The Queen’s Speech confirmed Cameron’s post-election speech on creating a seven-day NHS, but did not mention a Bill to reform the Nursing and Midwifery Council's regulatory framework.
This morning in Westminster during the state opening of parliament the Queen set out the government's plans for legislation during the next five years.
The Queen said: “In England my government will secure the future of the National Health Service by implementing the National Health Service’s own five-year plan, by increasing the health budget, integrating healthcare and social care and ensuring the National Health Service works on a seven day basis. Measures will be introduced to improve access to general practitioners and to mental healthcare.”
Commenting on the speech, Dr Peter Carter, chief executive and general secretary of the Royal College of Nursing said: “Patient care should be of the same standard at 9am on a Sunday morning as 9am on a Tuesday morning, and we look forward to working with the government to identify what is needed to ensure that the NHS is safely staffed 24 hours a day, seven days a week. Nursing services will be paramount to implementing these changes.
“It was disappointing to see that there was no Bill to reform the Nursing and Midwifery Council’s out-dated legal framework... Such a bill would have improved regulation and made it more cost effective, which would be good for both nurses and patients,” he said.
This afternoon, the Nursing and Midwifery Council’s chief executive Jackie Smith said she is “deeply disappointed” that the regulation Bill was not included in the speech, branding this “a major setback.”
“There is an overwhelming consensus that our current legislation is hopelessly out of date, inefficient and costly. It does not serve the public or the professions well. We are now left continuing to spend the majority of resources on the few where concerns have been raised,” she said, calling for urgent regulation reform.
Similarly the chief executive of the General Medical Council, Niall Dickson, said he was also “deeply disappointed” that regulation reforms were not mentioned.
“The Mid-Staffordshire inquiry highlighted the vital importance of effective regulation focused on promoting safe, compassionate patient care rather than, as too often in the past, intervening only after patients have been harmed,” he said.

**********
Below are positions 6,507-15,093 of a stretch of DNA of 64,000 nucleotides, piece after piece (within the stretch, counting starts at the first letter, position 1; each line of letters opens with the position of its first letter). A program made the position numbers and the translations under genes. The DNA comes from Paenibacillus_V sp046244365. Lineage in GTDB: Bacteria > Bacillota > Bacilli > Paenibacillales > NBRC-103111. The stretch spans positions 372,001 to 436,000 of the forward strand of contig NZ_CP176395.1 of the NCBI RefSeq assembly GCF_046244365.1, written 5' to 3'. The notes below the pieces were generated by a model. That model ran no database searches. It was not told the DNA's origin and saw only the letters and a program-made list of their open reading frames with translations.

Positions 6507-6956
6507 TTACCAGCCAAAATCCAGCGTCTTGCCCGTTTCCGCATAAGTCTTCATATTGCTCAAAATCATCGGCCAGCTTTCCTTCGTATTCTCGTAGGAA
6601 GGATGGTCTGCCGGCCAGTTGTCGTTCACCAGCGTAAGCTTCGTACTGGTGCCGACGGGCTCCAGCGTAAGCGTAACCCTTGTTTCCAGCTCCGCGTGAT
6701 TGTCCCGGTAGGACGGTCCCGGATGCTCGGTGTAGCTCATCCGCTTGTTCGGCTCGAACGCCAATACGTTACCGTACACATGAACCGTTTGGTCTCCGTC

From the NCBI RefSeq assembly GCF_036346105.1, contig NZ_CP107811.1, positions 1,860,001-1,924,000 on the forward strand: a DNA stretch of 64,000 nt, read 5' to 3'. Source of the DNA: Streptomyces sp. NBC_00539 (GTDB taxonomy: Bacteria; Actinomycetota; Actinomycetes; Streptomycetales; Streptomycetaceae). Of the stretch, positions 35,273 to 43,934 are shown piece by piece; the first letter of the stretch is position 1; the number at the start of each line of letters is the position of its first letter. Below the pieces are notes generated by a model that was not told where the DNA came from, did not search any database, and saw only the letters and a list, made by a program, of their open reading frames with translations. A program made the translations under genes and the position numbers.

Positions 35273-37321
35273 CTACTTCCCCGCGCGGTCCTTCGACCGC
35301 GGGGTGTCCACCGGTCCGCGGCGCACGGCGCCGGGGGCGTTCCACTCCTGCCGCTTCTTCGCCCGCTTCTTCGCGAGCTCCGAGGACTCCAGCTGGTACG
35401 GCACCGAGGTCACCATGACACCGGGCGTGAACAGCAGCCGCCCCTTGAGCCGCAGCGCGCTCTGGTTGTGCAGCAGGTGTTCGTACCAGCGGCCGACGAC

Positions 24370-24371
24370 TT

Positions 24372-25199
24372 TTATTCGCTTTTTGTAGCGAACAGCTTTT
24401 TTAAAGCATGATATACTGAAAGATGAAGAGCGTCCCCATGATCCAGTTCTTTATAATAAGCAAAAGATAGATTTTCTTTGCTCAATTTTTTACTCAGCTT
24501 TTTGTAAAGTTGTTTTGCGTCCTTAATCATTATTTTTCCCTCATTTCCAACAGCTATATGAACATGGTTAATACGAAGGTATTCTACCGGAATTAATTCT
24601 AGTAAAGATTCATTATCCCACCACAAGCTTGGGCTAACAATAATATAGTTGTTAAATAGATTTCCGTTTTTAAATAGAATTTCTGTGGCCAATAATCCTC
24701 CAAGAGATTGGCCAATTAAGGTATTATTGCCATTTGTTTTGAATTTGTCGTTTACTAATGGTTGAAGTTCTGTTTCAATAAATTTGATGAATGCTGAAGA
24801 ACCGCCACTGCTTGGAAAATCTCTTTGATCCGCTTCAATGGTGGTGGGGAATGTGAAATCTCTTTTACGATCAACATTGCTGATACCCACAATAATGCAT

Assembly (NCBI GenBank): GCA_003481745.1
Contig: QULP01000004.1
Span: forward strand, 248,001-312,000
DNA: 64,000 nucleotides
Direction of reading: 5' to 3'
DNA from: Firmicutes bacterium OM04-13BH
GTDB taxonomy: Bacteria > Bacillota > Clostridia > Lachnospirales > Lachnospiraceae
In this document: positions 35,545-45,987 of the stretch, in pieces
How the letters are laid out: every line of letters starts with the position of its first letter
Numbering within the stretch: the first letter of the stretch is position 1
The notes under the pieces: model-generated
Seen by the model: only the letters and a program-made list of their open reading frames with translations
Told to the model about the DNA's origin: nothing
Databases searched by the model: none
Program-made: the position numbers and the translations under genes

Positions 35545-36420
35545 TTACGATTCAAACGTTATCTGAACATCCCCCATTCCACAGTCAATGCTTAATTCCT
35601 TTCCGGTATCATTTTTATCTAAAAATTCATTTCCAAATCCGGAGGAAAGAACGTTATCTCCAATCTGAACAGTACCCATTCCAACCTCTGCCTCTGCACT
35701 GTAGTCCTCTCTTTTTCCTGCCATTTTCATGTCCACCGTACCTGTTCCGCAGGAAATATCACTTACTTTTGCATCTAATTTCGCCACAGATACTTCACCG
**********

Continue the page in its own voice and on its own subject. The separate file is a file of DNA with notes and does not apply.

He branded the current regulation system “outdated and not fit for purpose,” and mentioned his support for the draft Bill by the Law Commissions of the UK which he believes would streamline and reduce the burden of regulation, drive down costs and help health professionals provide high quality care.
Dr Jennifer Dixon, Chief Executive at the Health Foundation, said: “We welcome the commitments to implementing the Five Year Forward View for the NHS and to providing the additional £8bn per year real-terms increase by 2020, as well as the Prime Minister's focus on transformation.
“But over and above this £8bn we believe that the government needs to resource a ‘transformation fund’ for the NHS to develop new ways of caring for people that are more efficient and higher quality. Without it, there are high risks of a shortfall in funding by £30bn opening up by 2020.”
Responding to the speech RCGP chair professor Maureen Baker said: “We are pleased that the Government has reiterated its commitment to delivering the Five Year Forward View and hope that it will honour its promise of 5,000 additional GPs as a matter of urgency.
"We look forward to working with the Government to increase investment for general practice and to boost the GP workforce, so that we can give all our patients the care they need and deserve.”
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